Underestimates & overreactions: The math behind FM's corporation tax cuts

Sitharaman has said she is expecting improved compliance after the tax cut and that it would help her stick to the fiscal deficit target
The big question that has arisen after Finance Minister Nirmala Sitharaman’s corporation tax rate cut decision last Friday is what its actual impact would be on the government’s fiscal situation. On Friday, Sitharaman said the measures (see table) would result in forgone revenues worth Rs 1.45 trillion.

This was a huge amount — almost 19 per cent of the total corporation tax the government was to collect during the current year. This would have also meant a widening of the fiscal deficit by about 0.7 per cent of gross domestic product (GDP). In other words, the government’s fiscal deficit would have increased from the budgeted 3.3 per cent of GDP to 4 per cent.

But on Sunday, Sitharaman told media people that she was expecting improved compliance after the tax cut and that would help her stick to the fiscal deficit target. She also said she had no plans to cut government expenditure either.  

What has given Sitharaman the confidence to claim that there would be no fiscal slippage or expenditure squeeze?

If you dig a little deeper into the manner in which the finance minister has changed the corporation tax rates, you may get a sense of what lies behind her confidence. She is banking on many tax-paying companies giving up their tax exemptions and incentives and opting for the new lower tax rate of 25 per cent. Remember that the lower tax rate of 25 per cent can be enjoyed only by those who give up the existing tax exemptions and incentives. And once you give them up, there is no way you can return to the earlier regime of enjoying those exemptions!

How much did the government give up by way of revenues on account of these exemptions and incentives? In 2018-19, revenues worth Rs 1.08 trillion were forgone by the government owing to as many as 28 different types of tax exemptions and incentives. These are exemptions and incentives for exports, accelerated depreciation, setting up of units in special economic zones and investments in specific states. Over 80 per cent of the revenues forgone by the government are on account of export benefits and accelerated depreciation.


Hypothetically, therefore, if all companies opt for the 25 per cent tax rate and give up their exemptions, the government stands to save an amount equivalent to Rs 1.08 trillion. This is the actual amount of revenues forgone in 2018-19 on account of these exemptions; there is no estimate yet of how much revenue would be forgone on this account in the current year. It is possible that the entire tax amount forgone on such incentives will not be saved — because some companies may prefer to continue with these exemptions — but certainly, a large portion of the savings will not be required to be spent. So a part of the revenues forgone by Sitharaman’s decision to reduce the corporation tax rate would be made good.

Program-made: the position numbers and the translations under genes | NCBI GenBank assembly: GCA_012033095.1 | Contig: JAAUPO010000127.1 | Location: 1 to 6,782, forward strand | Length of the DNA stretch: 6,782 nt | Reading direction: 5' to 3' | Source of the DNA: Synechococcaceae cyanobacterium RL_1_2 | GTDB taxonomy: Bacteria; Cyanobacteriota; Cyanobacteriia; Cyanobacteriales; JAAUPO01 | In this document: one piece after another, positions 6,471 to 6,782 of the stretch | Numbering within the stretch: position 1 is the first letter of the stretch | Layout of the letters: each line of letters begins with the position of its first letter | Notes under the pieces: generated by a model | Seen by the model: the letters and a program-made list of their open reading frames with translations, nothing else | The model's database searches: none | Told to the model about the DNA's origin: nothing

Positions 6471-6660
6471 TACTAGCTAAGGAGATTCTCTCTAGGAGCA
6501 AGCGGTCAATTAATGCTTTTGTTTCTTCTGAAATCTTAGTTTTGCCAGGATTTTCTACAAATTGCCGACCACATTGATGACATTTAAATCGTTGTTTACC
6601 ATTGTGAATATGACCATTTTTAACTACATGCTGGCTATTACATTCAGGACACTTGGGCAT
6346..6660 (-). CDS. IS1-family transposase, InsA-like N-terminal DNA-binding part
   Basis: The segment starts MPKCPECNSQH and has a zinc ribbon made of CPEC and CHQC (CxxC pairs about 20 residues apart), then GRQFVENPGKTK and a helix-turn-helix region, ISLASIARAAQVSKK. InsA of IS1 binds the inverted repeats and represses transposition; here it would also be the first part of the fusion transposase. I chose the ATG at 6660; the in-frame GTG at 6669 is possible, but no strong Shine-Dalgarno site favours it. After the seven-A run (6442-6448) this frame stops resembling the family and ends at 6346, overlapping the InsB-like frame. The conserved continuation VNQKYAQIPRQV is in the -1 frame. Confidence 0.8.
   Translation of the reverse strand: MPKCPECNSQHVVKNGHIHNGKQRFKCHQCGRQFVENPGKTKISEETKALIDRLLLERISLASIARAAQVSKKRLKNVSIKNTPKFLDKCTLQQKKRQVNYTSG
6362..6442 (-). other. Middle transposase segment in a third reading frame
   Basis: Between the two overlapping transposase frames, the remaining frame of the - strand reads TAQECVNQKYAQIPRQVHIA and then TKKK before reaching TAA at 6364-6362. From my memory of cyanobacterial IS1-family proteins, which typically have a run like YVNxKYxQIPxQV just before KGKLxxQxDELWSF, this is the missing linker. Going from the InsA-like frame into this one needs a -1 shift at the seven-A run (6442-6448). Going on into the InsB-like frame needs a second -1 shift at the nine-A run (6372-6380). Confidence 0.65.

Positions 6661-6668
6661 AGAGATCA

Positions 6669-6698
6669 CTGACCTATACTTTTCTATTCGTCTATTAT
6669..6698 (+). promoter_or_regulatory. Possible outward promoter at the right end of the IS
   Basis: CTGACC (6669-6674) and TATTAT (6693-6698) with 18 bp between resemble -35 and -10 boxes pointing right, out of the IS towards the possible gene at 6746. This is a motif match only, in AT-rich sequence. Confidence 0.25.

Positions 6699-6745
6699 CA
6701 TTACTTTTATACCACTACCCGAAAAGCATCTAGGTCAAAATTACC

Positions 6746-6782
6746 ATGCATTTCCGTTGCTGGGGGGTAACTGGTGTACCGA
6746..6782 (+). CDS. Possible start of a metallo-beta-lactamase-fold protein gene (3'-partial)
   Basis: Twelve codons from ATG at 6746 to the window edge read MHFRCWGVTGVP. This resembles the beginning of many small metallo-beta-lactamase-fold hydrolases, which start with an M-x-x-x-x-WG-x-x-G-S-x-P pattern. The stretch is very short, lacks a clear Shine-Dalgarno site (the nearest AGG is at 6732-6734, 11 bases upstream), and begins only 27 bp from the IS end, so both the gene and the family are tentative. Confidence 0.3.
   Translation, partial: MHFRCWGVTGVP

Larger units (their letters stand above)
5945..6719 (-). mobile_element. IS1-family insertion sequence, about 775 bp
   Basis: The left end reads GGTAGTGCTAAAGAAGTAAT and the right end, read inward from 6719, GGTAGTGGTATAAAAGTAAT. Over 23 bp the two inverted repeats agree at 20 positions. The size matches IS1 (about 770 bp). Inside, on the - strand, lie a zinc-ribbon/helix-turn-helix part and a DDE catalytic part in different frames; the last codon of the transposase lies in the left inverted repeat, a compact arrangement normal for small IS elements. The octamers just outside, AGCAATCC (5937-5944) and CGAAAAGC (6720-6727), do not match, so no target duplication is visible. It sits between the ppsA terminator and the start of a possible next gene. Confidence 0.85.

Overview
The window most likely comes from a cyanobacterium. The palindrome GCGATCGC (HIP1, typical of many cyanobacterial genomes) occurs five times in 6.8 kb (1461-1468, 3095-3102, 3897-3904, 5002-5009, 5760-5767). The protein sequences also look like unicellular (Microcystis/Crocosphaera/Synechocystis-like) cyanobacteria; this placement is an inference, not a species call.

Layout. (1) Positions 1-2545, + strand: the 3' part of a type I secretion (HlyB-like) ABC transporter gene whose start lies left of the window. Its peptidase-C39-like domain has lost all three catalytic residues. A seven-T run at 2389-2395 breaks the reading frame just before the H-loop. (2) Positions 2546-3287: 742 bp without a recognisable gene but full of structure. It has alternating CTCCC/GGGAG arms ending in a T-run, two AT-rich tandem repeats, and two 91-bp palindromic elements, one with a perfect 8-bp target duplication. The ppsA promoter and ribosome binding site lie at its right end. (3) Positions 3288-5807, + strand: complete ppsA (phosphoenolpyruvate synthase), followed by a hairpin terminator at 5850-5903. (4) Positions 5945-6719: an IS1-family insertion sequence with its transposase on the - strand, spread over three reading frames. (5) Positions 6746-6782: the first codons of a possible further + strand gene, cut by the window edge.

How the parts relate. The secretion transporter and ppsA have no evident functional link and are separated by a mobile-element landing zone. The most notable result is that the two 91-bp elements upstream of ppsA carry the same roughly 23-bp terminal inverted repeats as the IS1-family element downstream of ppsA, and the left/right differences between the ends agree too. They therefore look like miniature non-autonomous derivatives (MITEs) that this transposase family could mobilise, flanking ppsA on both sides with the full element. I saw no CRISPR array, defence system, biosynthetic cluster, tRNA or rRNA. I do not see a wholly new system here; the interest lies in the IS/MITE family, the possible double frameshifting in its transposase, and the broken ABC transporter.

Remember that the effective tax rate for Indian companies (the actual incidence of taxes on companies after taking into account the benefits from tax exemptions) was about 29 per cent in 2018-19, compared to the actual tax rate of 35 per cent. Thus in the aggregate, the net tax benefit for India Inc would be four percentage points (down from the effective rate of 29 per cent to the new rate of 25 per cent).

But the impact of the tax rate change, taken together with the loss of exemption benefits, would vary from company to company. Financial services companies like banks would hugely benefit because they do not enjoy any tax exemption benefits at present. But a large number of infrastructure, public sector and information technology companies enjoy the tax exemption benefits in a big way. If they too opt for the new tax rates, then the government will be able to forgo less revenue on tax exemptions.

If the stock markets have risen sharply, it is largely because of the preponderance of the financial sector companies in the benchmark indices of the Bombay Stock Exchange and the National Stock Exchange. This may also be why a CRISIL Research study of top 1,000 listed companies shows that their total tax gains on account of Sitharaman’s tax bonanza would be only about Rs 37,000 crore.

In the end, a bigger question arises. If the actual gain for India Inc is so little and the government’s revenue loss will be much less than the feared Rs 1.45 trillion, is the actual tax stimulus far less than earlier estimated and have the stock markets reacted prematurely?

To be sure, the government’s fiscal woes are not going to be over even if the impact of the corporation tax cuts on its fiscal deficit turns out to be lower than Rs 1.45 trillion. The gross tax collection shortfalls in the first four months of the current financial year (they are growing by just 6 per cent, compared to the budgeted goal of 18 per cent) will mean that the fiscal deficit target of 3.3 per cent of GDP would be difficult to achieve in any case.

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